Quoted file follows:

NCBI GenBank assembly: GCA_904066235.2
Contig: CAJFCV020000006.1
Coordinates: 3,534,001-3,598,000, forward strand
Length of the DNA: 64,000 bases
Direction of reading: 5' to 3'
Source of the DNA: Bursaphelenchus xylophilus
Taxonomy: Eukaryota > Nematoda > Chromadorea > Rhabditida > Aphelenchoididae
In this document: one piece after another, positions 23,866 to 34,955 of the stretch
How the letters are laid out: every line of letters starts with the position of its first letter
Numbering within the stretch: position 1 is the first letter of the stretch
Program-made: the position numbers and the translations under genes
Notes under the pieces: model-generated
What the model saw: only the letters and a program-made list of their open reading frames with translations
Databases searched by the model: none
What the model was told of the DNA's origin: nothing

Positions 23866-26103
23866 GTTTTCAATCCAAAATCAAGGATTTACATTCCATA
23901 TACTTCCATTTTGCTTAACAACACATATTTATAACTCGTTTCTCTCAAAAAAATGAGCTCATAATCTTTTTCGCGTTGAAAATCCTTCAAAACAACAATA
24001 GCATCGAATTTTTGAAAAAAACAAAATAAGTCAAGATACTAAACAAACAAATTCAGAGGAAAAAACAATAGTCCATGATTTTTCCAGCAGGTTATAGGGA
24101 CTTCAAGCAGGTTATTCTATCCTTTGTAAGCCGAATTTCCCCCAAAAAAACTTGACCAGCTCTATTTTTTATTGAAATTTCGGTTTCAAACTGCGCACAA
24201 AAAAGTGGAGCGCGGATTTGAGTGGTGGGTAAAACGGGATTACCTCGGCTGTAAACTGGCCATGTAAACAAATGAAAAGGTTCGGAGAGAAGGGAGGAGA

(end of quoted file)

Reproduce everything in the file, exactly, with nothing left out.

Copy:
NCBI GenBank assembly: GCA_904066235.2
Contig: CAJFCV020000006.1
Coordinates: 3,534,001-3,598,000, forward strand
Length of the DNA: 64,000 bases
Direction of reading: 5' to 3'
Source of the DNA: Bursaphelenchus xylophilus
Taxonomy: Eukaryota > Nematoda > Chromadorea > Rhabditida > Aphelenchoididae
In this document: one piece after another, positions 23,866 to 34,955 of the stretch
How the letters are laid out: every line of letters starts with the position of its first letter
Numbering within the stretch: position 1 is the first letter of the stretch
Program-made: the position numbers and the translations under genes
Notes under the pieces: model-generated
What the model saw: only the letters and a program-made list of their open reading frames with translations
Databases searched by the model: none
What the model was told of the DNA's origin: nothing

Positions 23866-26103
23866 GTTTTCAATCCAAAATCAAGGATTTACATTCCATA
23901 TACTTCCATTTTGCTTAACAACACATATTTATAACTCGTTTCTCTCAAAAAAATGAGCTCATAATCTTTTTCGCGTTGAAAATCCTTCAAAACAACAATA
24001 GCATCGAATTTTTGAAAAAAACAAAATAAGTCAAGATACTAAACAAACAAATTCAGAGGAAAAAACAATAGTCCATGATTTTTCCAGCAGGTTATAGGGA
24101 CTTCAAGCAGGTTATTCTATCCTTTGTAAGCCGAATTTCCCCCAAAAAAACTTGACCAGCTCTATTTTTTATTGAAATTTCGGTTTCAAACTGCGCACAA
24201 AAAAGTGGAGCGCGGATTTGAGTGGTGGGTAAAACGGGATTACCTCGGCTGTAAACTGGCCATGTAAACAAATGAAAAGGTTCGGAGAGAAGGGAGGAGA